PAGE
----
Exclusive for Futures-Past Editions.
The first time I met Gene Roddenberry, back in 1967, I thought, “He’s
Then I thought, with great satisfaction, “Our shark. In an industry
filled with sharks and bottom feeders, we need a shark if we want to get good science fiction on television.” He had called me in because he
had secured the rights to produce a Tarzan movie and he needed an
assistant to do research and to write the first draft of the movie’s
“bible.” Gene had a unique idea for his Tarzan movie. Up until then, the
producers of the Tarzan movies had kept the stories rooted in the
contemporary world, with the most recent feature taking place in the
1960s. Gene wanted to go back to the story’s roots and set it around
1915. Although Gene found himself embroiled in studio politics that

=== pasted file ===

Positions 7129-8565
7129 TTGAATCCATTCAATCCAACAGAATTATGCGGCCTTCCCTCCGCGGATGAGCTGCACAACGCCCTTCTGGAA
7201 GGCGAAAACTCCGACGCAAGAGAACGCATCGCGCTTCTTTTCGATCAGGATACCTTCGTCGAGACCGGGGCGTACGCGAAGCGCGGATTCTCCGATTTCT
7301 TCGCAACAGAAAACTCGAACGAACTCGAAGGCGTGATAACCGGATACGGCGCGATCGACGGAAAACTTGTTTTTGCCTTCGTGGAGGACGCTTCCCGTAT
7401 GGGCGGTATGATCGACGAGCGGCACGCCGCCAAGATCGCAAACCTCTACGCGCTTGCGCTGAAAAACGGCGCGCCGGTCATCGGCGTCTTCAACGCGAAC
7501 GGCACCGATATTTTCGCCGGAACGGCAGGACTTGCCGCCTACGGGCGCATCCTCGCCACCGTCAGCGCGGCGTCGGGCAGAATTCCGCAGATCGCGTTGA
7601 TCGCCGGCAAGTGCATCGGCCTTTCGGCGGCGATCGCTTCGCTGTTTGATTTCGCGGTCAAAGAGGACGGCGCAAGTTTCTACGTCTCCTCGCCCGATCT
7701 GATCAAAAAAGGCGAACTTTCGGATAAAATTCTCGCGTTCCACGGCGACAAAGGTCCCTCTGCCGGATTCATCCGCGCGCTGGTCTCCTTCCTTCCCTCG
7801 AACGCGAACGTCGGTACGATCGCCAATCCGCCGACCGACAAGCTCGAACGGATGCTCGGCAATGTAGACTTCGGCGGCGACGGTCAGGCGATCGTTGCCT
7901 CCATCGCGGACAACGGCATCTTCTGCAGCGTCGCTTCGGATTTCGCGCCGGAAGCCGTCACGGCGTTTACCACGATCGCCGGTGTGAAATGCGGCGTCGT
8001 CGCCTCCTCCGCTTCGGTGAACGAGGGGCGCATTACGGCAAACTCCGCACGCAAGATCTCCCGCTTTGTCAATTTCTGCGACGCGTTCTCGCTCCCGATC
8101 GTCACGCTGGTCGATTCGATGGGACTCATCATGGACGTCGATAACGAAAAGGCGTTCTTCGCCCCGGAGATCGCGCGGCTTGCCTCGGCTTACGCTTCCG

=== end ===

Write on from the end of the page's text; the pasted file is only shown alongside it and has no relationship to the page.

ultimately derailed the project, his essential no still survived twenty
years later at the heart of the next regularly produced Tarzan movie,
Greystoke: The Legend of Tarzan.
But before I tell you how my involvement with Star Trek first began,
at a West Coast science fiction convention circa 1964, when Gene preview
the “Charlie X” episode (it was a first time ever TV preview to a
science fiction audience at a convention).
But I see I have run out of time. So I will begin with the latter story in the next edition of this column.
Jean Marie Stine
author, Herstory & Other Science Fictions, ebook an paperback